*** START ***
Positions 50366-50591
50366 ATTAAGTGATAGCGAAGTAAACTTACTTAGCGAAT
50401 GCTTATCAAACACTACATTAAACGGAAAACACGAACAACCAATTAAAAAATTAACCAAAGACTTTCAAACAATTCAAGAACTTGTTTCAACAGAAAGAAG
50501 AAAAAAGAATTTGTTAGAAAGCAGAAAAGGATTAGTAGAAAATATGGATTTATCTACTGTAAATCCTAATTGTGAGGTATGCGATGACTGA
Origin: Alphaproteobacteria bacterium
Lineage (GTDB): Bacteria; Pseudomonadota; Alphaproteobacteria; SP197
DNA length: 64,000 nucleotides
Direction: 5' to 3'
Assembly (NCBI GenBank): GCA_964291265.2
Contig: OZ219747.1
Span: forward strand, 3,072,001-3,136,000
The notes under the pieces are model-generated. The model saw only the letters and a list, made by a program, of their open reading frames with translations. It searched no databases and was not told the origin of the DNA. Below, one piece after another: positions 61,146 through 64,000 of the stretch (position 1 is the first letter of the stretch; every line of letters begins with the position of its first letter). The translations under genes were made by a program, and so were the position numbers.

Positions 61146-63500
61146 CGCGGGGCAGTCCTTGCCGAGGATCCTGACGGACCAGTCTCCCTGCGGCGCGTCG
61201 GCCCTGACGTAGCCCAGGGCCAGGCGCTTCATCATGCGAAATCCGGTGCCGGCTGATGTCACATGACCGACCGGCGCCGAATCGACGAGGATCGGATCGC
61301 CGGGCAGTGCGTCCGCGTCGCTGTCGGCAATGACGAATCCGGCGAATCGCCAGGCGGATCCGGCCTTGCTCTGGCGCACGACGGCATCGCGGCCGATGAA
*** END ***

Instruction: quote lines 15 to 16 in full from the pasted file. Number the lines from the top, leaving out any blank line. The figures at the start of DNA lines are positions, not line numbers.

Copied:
61201 GCCCTGACGTAGCCCAGGGCCAGGCGCTTCATCATGCGAAATCCGGTGCCGGCTGATGTCACATGACCGACCGGCGCCGAATCGACGAGGATCGGATCGC
61301 CGGGCAGTGCGTCCGCGTCGCTGTCGGCAATGACGAATCCGGCGAATCGCCAGGCGGATCCGGCCTTGCTCTGGCGCACGACGGCATCGCGGCCGATGAA